Paul Walsh calls time on Diageo: Outgoing boss will leave the global drinks giant in high spirits

 

Ivan Menezes celebrated his success landing the job as boss of the world's biggest drinks company, Diageo, with a glass of Johnnie Walker Blue Label whisky on the flight from London to New York. The promotion of the chief operating officer and company insider didn't scare the horses in the City as the shares barely twitched. But as he sipped the £130 liquor on the plane Mr Menezes might well have pondered the shoes he will have to fill when Paul Walsh, the FTSE 100's third longest-serving boss, departs.

Mr Walsh is widely credited with having steered Diageo from reliance on slower-growing drinks such as Guinness and Smirnoff, sold in mature markets, into faster-growing, emerging markets and edgier products, spending more than £7bn on acquisitions in the process.

Little is known about the Lancastrian's intentions when he steps down as chief executive at the end of next month, though given that he is only 58 a FTSE chairmanship may beckon. He will stay on as an adviser to Diageo and Mr Menezes until June next year, picking up his £1.2m basic salary in the process. He may find time for a spot of big-game hunting on his 2,400-acre estate in South Africa and add a few more trophies to the mounted heads in his study.

Mr Walsh is a colourful character who revels in a reputation for plain speaking and attracted tabloid attention with a messy divorce in 2006. But his favourite hobby offers an obvious metaphor for his corporate career, during which he has brought down more than a few big beasts. Mr Walsh became chief executive in September 2000, having joined Grand Metropolitan – which later merged with Guinness to form Diageo – in 1982. His 13-year tenure at the top of a FTSE blue-chip company is beaten only by Aiden Heavey of Tullow Oil and Sir Martin Sorrell of WPP, who founded their companies in 1985 and 1986 respectively.

He quickly set about turning a flabby consumer goods company, described by The Economist three years after the merger as "mediocre", into a drinks business. He sold off Pillsbury, which then owned the Green Giant and Häagen-Dazs brands, and Burger King to fund a move to buy the Seagram drinks business in a joint venture with Pernod Ricard. The $8.2bn (£5.3bn) deal set out the Diageo – and Mr Walsh's – stall and brought Captain Morgan rum into the stable.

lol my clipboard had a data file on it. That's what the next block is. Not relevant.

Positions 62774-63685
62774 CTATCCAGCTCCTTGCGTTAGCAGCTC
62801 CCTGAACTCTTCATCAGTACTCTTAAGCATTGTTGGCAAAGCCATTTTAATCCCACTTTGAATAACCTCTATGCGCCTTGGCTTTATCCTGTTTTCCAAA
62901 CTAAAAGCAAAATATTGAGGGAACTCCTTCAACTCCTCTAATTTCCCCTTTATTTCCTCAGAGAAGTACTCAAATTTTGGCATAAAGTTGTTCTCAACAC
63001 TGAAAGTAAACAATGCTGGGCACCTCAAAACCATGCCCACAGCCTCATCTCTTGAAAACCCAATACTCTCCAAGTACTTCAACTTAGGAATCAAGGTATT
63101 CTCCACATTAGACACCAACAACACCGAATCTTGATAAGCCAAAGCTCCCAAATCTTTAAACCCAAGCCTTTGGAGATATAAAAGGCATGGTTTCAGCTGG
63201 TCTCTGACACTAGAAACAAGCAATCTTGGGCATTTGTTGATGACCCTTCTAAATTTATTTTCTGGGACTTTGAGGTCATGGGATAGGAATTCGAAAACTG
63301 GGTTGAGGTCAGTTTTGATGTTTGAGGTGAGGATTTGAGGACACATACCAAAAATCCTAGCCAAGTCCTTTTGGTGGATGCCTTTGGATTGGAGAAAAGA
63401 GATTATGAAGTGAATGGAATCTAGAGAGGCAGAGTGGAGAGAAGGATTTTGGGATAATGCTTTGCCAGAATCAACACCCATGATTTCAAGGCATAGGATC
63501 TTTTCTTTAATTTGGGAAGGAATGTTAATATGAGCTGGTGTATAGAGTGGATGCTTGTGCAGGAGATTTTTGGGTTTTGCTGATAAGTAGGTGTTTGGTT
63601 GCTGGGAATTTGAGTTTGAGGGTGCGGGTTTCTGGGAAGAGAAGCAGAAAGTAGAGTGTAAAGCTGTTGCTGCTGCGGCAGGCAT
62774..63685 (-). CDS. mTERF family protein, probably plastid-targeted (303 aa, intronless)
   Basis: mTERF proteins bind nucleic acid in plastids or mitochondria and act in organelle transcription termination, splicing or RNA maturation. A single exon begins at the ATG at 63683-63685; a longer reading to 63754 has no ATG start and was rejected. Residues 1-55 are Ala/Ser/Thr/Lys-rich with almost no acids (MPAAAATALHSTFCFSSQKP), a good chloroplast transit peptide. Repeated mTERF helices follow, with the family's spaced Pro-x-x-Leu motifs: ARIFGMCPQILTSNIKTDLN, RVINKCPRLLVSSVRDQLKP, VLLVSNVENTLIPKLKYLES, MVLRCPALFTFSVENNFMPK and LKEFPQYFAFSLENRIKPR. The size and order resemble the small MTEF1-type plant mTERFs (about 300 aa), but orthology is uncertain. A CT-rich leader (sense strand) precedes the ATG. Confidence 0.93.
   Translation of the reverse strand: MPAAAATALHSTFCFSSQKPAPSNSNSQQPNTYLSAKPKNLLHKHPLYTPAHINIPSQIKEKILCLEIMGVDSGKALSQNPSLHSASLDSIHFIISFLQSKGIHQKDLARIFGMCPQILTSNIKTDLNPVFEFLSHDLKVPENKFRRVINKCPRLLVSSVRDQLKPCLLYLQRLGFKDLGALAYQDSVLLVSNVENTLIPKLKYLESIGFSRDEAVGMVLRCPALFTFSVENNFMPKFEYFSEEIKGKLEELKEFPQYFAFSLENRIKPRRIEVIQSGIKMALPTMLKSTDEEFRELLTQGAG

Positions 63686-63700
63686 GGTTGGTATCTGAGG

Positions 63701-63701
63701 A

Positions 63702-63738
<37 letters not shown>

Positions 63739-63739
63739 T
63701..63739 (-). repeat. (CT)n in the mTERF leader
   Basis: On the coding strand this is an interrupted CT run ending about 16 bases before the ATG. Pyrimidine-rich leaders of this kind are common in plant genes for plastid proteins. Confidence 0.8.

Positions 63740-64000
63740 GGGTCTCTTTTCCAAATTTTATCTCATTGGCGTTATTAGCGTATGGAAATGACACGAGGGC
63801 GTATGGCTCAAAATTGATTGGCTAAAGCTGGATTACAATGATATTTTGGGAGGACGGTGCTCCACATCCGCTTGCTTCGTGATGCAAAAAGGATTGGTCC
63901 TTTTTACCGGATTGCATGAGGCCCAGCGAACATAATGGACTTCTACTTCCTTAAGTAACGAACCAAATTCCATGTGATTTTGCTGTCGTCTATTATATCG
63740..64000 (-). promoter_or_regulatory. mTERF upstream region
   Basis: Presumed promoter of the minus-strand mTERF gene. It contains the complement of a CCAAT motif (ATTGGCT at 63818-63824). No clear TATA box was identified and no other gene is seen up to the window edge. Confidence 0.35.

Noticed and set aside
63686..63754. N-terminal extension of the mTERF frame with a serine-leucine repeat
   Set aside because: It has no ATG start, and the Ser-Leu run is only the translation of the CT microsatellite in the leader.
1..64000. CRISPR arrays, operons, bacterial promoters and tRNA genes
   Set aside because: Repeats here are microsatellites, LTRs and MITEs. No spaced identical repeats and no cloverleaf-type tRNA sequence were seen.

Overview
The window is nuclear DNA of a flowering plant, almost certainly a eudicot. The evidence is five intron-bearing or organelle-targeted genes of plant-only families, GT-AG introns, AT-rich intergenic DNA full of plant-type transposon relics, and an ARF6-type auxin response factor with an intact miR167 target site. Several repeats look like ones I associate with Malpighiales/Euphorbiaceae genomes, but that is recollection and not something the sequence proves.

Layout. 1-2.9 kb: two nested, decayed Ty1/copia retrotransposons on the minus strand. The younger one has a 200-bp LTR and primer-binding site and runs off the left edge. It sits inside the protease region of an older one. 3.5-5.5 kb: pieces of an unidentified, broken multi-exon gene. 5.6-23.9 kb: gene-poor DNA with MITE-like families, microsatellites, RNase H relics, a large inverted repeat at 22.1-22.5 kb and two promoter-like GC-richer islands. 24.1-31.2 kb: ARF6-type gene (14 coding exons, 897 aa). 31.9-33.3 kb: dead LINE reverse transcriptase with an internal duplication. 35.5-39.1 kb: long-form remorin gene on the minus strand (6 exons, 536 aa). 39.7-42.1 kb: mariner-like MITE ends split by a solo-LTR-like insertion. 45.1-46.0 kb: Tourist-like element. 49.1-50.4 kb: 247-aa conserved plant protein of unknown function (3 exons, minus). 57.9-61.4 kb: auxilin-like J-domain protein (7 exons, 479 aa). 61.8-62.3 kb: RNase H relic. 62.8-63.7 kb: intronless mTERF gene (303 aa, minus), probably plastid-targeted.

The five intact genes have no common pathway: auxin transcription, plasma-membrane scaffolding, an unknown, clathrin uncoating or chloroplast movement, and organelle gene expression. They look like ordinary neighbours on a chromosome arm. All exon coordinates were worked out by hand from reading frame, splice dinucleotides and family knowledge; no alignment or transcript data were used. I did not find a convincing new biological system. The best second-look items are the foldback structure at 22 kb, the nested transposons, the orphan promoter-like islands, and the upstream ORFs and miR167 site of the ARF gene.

It was followed by a succession of smaller deals focused on premium spirits and emerging markets. These included the 50/50 joint distribution venture with Ketel One vodka in 2008, building up a minority stake in India's United Spirits and acquiring a majority stake in China's biggest seller of rice wine, Shui Jing Fang. The United States, a division led by Mr Menezes for eight years, remains central to the group but Diageo is closing in on achieving its target of 50 per cent sales from emerging markets by 2015.

But how has Mr Walsh been for shareholders? He has added £30bn to the value of the company in 13 years, turning a £20bn company into a £50bn one. Diageo has also paid out around £12bn in dividends and turned operating profits of £2bn into earnings of £3bn over that time, which is not to be sniffed at. On top of that the share price has nearly quadrupled – though according to the Investec analyst Martin Deboo, long-term investors would have done even better putting their cash into rival company Pernod Ricard.

Mr Deboo argues that Mr Walsh's tenure was "a game of two halves", saying: "Since his appointment in September 2000, £100 invested in Diageo has grown to £538, relative to only £148 for the FTSE 100. However, £100 invested in arch-rival Pernod at the same point is now worth £671. This reflects sharp out-performance in the 2000-2007 period, when Pernod's shares quadrupled in value, while Diageo's less than doubled. Diageo only really got their share price outperformance mojo working from August 2011 onwards, with a much more vigorous strategy of top-line acceleration, cost reduction and bolt-on acquisitions in emerging markets."

On the leadership change, he adds: "We see this as a well-flagged change that is unlikely to have much impact on the shares... For us, Mr Menezes' immediate priority will be to deliver on Diageo's organic growth agenda, which has looked less sprightly recently."

Those concerns were fuelled by a blip for Diageo in its most recent quarter, when growth slowed from 5 per cent in the first half of the year to 4 per cent – short of City hopes. The company was up against tough comparisons with strong trading last year. It also struggled with the timing of shipments, which affected sales, although its US market once again underpinned sales and Diageo insists the fundamentals are unchanged.

Indeed – aside from the minor gripes over its underperformance against Pernod Ricard – it's hard to find voices in the City who believe the wheels are about to fall off with the departure of Mr Walsh. The succession has been handled smoothly and it is hard to draw comparisons with the likes of Apple and Tesco, whose shares have suffered badly since the departure of long-serving chief executives. "Diageo are a big company and they have plenty of strength on the bench. Walsh was the steward of the business rather than its creator," said one analyst.

The short-sellers are yet to move in on the firm either. According to the financial data provider Markit, just 0.2 per cent of the company's stock is on loan with short-sellers to bet against the firm, against an average of 1.3 per cent for the FTSE 100 overall. The outgoing boss can drink to the health of his global giant.

How it all measures up

£11.2m How much Paul Walsh received in pay and bonuses last year

5 per centDiageo's sales growth for first nine months of financial year

4 per cent Sales decline in western Europe over the same period

£10.76bn Diageo's net sales for the last financial year

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